In the later stages of Parkinson's disease, side effects occur because of the use of levodopa in its treatment. These consist of involuntary writhing movements (dyskinesia), painful cramps in the legs and a shortened response to each dose referred to as '

One trial compared pramipexole with bromocriptine but this was not designed to examine differences between the two treatments as there were too few patients included. However, there was a larger reduction in the time patients spent in the immobile off state with pramipexole therapy compared with bromocriptine by an average of 1.4 hours. No differences occurred in dyskinesia rating scale, dyskinesia as a side effect or Unified Parkinson's Disease Rating Scale (UPDRS) complication score. The UPDRS activities of daily living and motor scores showed similar improvements compared to placebo with both agonists. Levodopa dose reduction was similar with both agonists. Subscales of a quality of life measure, the Functional Status Questionnaire, showed significant improvements compared to placebo with both agonists. The finding that another quality of life scale, the EuroQol, improved significantly compared with placebo with pramipexole but not bromocriptine should be treated with caution. Side effects such as nausea, vomiting, and faintness were similar with each agonist, as was the withdrawal from treatment rate.

No conclusions regarding the comparative effectiveness and safety of pramipexole versus bromocriptine can be drawn as this single trial did not have adequate numbers of patients to assess such differences. Further larger trials are required to examine this issue in the future.

Authors' conclusions: 

Although pramipexole and bromocriptine improved off time and reduced parkinsonian motor impairments and disability compared with placebo, no conclusions regarding their comparative effectiveness and safety can be drawn as this single trial did not have adequate power to assess such differences. Further larger trials are required to examine this issue in the future.

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Background: 

Long-term levodopa therapy in Parkinson's disease is associated with the development of motor complications including abnormal involuntary movements and a shortening response to each dose (wearing off phenomenon). It is thought that dopamine agonists can reduce the duration of immobile off periods and the need for levodopa therapy whilst maintaining or improving motor impairments and only minimally increasing dopaminergic adverse events.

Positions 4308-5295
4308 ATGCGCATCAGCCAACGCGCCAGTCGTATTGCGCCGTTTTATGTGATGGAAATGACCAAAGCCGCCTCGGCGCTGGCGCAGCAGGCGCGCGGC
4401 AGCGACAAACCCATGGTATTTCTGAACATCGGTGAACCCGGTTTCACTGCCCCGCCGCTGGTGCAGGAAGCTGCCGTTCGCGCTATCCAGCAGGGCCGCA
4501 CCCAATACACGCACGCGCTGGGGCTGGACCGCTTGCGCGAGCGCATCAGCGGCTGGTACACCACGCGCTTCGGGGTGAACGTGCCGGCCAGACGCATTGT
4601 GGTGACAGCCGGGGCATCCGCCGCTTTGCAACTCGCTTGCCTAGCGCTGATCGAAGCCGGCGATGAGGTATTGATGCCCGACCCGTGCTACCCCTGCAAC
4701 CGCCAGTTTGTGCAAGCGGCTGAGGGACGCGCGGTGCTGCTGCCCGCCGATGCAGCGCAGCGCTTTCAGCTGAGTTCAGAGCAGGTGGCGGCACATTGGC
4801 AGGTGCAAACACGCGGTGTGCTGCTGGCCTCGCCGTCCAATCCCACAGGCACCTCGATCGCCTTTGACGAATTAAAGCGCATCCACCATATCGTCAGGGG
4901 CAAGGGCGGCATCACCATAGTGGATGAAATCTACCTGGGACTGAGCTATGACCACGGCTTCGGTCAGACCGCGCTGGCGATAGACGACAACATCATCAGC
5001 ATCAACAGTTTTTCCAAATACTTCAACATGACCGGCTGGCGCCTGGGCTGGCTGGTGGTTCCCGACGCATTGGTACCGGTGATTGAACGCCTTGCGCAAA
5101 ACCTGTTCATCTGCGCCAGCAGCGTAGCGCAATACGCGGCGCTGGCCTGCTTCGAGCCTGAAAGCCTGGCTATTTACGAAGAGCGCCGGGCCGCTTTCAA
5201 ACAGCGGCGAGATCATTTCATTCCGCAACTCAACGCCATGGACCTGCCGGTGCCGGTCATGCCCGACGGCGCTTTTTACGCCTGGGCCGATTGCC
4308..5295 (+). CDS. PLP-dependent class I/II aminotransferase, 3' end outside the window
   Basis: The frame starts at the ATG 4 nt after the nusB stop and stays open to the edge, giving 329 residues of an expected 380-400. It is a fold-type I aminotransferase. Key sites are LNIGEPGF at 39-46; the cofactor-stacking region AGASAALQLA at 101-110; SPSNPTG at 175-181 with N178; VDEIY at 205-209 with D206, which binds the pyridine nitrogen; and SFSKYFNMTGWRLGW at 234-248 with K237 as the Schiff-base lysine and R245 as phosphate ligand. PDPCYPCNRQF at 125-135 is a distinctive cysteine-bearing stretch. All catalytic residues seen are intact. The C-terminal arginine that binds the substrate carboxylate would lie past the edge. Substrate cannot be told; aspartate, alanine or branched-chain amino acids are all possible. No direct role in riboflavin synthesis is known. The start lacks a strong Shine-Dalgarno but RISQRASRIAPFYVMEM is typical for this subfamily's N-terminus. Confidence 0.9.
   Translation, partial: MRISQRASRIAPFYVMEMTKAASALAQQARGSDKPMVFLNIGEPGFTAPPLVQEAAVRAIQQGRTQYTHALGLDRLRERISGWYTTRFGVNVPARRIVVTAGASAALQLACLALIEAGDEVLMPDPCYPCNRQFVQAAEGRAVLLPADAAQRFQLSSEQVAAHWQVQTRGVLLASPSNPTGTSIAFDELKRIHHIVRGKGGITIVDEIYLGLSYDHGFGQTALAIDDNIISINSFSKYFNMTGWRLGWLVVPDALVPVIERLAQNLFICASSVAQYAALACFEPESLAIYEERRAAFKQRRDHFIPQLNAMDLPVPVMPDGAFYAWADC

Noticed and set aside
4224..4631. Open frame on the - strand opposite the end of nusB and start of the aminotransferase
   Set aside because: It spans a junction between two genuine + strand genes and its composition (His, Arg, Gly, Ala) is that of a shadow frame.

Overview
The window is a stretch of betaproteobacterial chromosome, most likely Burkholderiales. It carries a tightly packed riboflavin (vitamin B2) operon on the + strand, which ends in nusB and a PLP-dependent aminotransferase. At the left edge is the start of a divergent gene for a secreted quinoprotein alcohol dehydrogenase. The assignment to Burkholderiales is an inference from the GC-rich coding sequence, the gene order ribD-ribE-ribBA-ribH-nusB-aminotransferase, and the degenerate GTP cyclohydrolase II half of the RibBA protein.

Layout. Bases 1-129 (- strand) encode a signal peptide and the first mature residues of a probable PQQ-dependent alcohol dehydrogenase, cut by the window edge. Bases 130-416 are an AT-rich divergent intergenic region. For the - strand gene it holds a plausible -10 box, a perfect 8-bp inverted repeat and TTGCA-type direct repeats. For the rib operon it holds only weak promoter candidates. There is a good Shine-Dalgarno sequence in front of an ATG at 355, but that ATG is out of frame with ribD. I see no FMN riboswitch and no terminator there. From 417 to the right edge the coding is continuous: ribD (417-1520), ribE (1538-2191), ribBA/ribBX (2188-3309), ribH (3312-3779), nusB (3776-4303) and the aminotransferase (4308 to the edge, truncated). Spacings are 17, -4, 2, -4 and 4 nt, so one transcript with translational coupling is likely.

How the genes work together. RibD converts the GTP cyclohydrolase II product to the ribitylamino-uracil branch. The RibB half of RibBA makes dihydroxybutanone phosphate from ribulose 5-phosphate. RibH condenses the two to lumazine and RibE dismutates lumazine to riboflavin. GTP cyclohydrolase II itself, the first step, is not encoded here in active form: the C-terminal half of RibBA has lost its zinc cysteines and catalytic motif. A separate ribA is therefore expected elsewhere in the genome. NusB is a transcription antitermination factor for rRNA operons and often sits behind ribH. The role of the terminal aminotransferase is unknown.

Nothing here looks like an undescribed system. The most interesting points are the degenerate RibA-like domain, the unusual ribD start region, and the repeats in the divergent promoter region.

Objectives: 

To compare the efficacy and safety of adjuvant pramipexole versus bromocriptine therapy in patients with Parkinson's disease, already established on levodopa and suffering from motor complications.

Search strategy: 

Electronic searches of MEDLINE, EMBASE and the Cochrane Controlled Trials Register. Handsearching of the neurology literature as part of the Cochrane Movement Disorders Group's strategy. Examination of the reference lists of identified studies and other reviews. Contact with Pharmacia Upjohn and Boehringer Ingelheim.

Selection criteria: 

Randomised controlled trials of pramipexole versus bromocriptine in patients with a clinical diagnosis of idiopathic Parkinson's disease and long-term complications of levodopa therapy.

Data collection and analysis: 

Data was abstracted independently by the authors and differences settled by discussion. The outcome measures used included Parkinson's disease rating scales, levodopa dosage, 'off' time measurements and the frequency of drop outs and adverse events.

Main results: 

One randomised controlled trial has compared pramipexole with bromocriptine using a double-blind, parallel group, multicentre design. It was not powered to examine differences between active treatment arms. There was a larger reduction in off time with pramipexole therapy compared with bromocriptine (weighted mean difference 1.4 hours; 0, 2.8, 95% CI). No differences occurred in dyskinesia rating scale, dyskinesia as an adverse event or UPDRS complication score. The UPDRS ADL and motor scores showed similar improvements compared to placebo with both agonists. Levodopa dose reduction was similar with both agonists. Subscales of the Functional Status Questionnaire showed significant improvements compared to placebo with both agonists. The finding that the EuroQol improved significantly compared with placebo with pramipexole but not bromocriptine should be treated with caution. Dopaminergic adverse events were similar with each agonist, as was the all cause withdrawal rate.

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